Nanjiani’s mother grew to love Gordon like a daughter, and the two made The Big Sick from that experience. Kumail Nanjiani has since become a superstar (and super jacked), not only appearing as a superhero in Eternals but will also join the Star Wars Universe in the upcoming Kenobi. I love to see his star continue to rise.

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Ramy

Ramy Youssef digs deep for his introspective self-titled series Ramy. By being his own protagonist, he’s able to explore his own struggle to find a balance between his devout religious family traditions and his American peers. His character wants to honor and embrace both aspects of his identity but it can feel like being the rope in a game of tug ‘o war. 

Ramy approaches his own insecurities through comedy. Youssef does a great job of taking the reader on a rollercoaster of emotions, balancing tender heartfelt moments with hilarious observations that one would only know having lived it.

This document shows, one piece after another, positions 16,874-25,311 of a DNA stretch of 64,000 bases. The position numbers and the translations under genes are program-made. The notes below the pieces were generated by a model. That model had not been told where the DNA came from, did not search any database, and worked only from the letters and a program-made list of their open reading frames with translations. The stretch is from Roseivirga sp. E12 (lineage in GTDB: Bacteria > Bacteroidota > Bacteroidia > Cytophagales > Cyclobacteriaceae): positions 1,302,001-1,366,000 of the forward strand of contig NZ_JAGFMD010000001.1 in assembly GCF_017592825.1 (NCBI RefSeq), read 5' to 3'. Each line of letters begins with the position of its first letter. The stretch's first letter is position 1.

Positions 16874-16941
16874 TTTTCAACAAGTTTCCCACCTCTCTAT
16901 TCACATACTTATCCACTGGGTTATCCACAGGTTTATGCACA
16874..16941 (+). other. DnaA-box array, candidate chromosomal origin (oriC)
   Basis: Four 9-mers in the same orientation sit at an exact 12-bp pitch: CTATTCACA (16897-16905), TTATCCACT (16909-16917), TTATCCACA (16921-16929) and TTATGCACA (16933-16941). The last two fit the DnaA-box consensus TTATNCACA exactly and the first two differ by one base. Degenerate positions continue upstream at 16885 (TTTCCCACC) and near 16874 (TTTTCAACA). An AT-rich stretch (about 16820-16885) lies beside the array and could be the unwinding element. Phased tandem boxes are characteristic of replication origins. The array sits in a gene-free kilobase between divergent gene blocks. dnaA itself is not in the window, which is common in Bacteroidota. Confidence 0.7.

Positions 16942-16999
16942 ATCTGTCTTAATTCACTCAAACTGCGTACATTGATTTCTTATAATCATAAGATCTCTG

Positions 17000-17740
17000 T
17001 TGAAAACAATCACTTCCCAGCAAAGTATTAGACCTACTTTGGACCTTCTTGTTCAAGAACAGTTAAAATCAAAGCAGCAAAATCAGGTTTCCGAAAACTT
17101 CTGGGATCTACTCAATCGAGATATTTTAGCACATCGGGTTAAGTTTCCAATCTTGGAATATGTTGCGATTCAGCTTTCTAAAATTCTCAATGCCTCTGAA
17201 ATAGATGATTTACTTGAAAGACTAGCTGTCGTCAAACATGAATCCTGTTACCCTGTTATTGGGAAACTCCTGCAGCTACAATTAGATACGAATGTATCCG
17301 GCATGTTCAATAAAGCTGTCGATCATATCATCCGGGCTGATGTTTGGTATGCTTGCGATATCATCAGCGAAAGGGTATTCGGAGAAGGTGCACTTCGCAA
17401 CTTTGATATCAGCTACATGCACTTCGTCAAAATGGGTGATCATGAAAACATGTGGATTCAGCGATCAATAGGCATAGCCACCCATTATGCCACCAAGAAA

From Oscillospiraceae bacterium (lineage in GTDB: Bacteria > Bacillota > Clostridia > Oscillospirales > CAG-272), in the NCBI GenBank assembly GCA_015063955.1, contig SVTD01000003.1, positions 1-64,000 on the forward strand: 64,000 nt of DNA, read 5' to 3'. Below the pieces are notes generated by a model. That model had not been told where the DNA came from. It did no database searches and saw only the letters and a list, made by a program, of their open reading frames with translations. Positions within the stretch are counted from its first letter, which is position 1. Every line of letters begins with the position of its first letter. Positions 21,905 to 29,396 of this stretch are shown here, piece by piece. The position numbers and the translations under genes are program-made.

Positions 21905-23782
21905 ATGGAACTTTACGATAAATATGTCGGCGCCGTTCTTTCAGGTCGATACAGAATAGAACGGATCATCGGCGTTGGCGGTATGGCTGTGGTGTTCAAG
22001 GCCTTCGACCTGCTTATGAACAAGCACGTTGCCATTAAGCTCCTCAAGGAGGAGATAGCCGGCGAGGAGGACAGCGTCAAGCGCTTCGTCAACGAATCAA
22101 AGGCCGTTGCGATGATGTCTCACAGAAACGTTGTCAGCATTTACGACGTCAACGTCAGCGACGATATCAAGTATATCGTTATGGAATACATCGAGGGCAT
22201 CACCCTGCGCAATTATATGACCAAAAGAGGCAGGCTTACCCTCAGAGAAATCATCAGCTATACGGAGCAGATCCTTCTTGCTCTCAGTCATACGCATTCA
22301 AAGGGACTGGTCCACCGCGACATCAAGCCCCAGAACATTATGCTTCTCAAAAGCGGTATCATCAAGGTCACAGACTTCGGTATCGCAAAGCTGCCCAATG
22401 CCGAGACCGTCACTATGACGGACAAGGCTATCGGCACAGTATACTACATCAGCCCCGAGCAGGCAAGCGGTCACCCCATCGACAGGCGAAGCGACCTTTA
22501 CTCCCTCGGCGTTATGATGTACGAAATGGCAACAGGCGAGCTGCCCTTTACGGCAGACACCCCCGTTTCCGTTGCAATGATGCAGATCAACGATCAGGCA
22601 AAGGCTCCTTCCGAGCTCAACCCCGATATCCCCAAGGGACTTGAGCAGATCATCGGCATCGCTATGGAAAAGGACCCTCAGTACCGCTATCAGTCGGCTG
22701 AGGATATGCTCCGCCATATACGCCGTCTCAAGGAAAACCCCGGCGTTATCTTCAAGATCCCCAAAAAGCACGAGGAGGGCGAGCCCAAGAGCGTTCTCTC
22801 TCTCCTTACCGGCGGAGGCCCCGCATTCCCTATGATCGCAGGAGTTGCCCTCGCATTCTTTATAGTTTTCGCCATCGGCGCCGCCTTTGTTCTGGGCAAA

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Although I focused primarily on tremendous screenplays written by AAPI writers, there are so many other AAPI filmmakers who deserve praise, accolades, and the opportunity to shine on screens worldwide. 

Daniel Kwan of filmmaking duo Daniels delivered one of the freshest and most imaginative cinematic experiences ever with Everything, Everywhere, All at Once. Directors Karyn Kusama, Ang Lee, and John Woo have had a lifetime of tremendous achievements. Screenwriter, producer, and comic book creator Tze Chun constantly uplifts emerging AAPI writers on Twitter. Comedians Ali Wong, Jo Koy, Ronny Chieng, and Hasan Minhaj have helped people forget about their worries and find laughter in an otherwise troubling world. 

There are so many AAPI creators out there that deserve recognition.

So, to all of you out there creating a better world, thank you!

Scripts from this Article